John W. Fountain
Driving into Evergreen was like driving through a cloud of smoke into the past. The roads looked strangely familiar, as the events of 1979 seemed to come back to life. There was the police station uptown where Mama, my stepfather, Net, and I had gone to get a copy of the police report.
We discovered that some women's hair is falling out, they suspect, for washing in toxic water, of from not being able to
I am aware that some things still haven't changed; that being smart or a schoolboy still ain't cool; that rude boys and gangsters still get the girl; and that the groveling, often hard-to-understand ghetto talk still embraced by one world can cripple a child in another.
Far from the plight of the children who remain in harm's way, even as they resume play, making cold mud pies beneath sun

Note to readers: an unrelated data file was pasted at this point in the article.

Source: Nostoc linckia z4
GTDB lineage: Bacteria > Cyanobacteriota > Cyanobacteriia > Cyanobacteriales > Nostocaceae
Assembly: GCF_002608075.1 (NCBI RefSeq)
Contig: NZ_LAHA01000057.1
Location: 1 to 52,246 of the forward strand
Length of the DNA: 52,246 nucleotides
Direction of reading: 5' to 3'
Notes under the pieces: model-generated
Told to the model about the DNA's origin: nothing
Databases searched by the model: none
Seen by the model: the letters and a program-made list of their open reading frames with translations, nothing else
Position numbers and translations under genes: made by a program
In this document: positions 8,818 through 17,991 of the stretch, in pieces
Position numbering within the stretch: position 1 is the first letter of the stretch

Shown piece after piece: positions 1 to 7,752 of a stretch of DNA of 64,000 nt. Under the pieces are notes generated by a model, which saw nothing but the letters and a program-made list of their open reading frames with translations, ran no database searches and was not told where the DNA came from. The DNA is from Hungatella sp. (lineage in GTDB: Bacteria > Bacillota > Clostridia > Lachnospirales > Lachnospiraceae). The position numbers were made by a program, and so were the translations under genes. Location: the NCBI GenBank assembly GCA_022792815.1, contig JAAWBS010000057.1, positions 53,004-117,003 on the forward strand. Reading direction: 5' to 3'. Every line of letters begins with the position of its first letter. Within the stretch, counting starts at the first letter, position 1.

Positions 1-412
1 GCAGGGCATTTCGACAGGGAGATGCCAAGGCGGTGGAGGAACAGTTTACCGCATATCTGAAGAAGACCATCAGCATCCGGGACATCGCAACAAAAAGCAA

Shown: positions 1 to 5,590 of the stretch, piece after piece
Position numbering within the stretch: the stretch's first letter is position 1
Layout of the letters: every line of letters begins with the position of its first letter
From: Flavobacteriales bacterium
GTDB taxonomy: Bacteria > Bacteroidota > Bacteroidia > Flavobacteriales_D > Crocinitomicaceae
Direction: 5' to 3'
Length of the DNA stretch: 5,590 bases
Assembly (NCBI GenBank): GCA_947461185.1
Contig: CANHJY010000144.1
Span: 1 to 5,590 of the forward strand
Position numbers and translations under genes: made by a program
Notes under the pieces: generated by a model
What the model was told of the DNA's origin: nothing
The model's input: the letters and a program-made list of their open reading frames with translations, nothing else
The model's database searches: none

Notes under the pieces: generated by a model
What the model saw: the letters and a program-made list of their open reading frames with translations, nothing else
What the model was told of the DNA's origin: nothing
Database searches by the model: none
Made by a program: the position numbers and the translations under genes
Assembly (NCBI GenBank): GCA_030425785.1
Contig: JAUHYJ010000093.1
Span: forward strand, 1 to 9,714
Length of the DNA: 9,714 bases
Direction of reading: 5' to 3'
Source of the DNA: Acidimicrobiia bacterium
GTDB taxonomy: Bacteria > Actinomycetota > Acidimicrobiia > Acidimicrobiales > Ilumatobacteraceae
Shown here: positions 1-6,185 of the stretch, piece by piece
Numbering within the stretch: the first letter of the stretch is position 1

A preacher and his wife, plainly dressed, wearing no vestments, neither bathed in pomp and circumstance, administer the Lord's Supper. They lift the bread and cup to the mouths of some of those gathered here for a morning service.
She was a fierce Bible believer and demanded that we memorize scriptures, pray, and say grace before we touched one morsel
Long before hashtags, before Black Lives Matter marches and social media campaigns, the names of Chicago murder victims have been etched into the hearts, psyches and souls of family members and friends. Among them was Frances Colon, 18. I promised her mother I would not forget.
Even in an age of preacher as celebrity, it is not the evolution of a Bling Bling Gospel that most disheartens me. It is the loss of the church's heart and soul: the mission to seek and to save lost souls through the power of the Gospel and a risen savior.
Somewhere along the way, for us, for me, the church--the collective of black churches of the Christian faith, regardless of denomination--lost its meaning, its relevance. It seems to have no discernible message for what ails the 21st-century black male soul.